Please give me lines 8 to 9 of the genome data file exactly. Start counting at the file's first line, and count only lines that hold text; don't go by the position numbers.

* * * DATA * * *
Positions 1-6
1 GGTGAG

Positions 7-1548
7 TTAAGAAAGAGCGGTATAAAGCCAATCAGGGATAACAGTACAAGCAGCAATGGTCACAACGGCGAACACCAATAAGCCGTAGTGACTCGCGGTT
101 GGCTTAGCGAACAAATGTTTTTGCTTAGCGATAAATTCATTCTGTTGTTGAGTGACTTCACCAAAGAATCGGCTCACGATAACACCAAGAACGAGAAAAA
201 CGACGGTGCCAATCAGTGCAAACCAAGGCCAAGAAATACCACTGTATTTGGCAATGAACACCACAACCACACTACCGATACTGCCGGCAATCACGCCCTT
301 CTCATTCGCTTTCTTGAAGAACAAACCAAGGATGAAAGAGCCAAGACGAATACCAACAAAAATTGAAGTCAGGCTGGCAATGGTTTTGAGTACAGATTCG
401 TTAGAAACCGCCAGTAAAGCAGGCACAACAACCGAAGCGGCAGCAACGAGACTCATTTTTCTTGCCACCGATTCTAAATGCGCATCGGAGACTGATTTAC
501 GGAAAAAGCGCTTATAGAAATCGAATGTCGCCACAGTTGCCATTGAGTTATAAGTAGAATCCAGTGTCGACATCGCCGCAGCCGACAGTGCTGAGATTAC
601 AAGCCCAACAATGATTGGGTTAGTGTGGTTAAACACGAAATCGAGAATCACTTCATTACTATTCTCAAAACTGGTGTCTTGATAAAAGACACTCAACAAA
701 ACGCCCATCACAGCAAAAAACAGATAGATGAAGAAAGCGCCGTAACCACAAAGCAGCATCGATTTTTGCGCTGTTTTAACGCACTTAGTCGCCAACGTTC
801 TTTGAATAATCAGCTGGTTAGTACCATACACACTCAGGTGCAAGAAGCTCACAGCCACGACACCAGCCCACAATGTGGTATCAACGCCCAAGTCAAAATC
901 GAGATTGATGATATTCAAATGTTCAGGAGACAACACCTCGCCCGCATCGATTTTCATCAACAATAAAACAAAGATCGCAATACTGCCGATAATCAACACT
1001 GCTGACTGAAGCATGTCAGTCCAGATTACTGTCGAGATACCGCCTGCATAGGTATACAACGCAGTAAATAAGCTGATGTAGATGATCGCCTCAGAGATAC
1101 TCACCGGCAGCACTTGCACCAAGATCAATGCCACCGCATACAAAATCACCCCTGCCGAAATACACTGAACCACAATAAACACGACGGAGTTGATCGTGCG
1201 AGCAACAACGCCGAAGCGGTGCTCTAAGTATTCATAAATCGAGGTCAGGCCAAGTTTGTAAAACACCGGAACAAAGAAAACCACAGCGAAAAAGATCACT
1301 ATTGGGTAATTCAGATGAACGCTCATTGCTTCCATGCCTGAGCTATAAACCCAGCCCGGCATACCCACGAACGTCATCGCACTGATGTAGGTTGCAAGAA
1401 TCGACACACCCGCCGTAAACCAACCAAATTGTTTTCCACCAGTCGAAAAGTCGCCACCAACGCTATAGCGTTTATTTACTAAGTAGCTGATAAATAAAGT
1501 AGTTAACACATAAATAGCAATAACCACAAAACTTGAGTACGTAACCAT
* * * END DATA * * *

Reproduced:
401 TTAGAAACCGCCAGTAAAGCAGGCACAACAACCGAAGCGGCAGCAACGAGACTCATTTTTCTTGCCACCGATTCTAAATGCGCATCGGAGACTGATTTAC
501 GGAAAAAGCGCTTATAGAAATCGAATGTCGCCACAGTTGCCATTGAGTTATAAGTAGAATCCAGTGTCGACATCGCCGCAGCCGACAGTGCTGAGATTAC